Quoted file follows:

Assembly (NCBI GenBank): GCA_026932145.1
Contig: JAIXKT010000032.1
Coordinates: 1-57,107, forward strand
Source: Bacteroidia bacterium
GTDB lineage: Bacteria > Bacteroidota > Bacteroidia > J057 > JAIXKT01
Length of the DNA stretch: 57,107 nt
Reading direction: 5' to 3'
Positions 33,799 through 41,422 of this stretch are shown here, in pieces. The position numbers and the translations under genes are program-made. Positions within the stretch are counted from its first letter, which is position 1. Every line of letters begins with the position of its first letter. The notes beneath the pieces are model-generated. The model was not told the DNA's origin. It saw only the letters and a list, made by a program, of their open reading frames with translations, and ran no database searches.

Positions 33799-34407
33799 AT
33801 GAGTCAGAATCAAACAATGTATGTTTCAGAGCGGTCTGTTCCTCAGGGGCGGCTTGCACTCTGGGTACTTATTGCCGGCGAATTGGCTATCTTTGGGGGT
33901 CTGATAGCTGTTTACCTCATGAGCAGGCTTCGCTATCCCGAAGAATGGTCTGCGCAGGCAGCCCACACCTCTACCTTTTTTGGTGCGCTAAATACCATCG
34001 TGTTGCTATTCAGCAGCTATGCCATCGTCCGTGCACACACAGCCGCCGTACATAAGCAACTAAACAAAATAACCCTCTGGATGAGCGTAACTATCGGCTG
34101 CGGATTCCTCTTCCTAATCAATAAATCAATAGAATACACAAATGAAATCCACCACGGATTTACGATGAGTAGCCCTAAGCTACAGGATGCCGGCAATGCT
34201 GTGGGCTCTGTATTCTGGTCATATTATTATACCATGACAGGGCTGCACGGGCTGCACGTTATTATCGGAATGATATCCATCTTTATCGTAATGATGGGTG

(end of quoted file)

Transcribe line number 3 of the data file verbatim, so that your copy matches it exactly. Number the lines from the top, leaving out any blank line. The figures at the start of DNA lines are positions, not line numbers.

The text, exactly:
Coordinates: 1-57,107, forward strand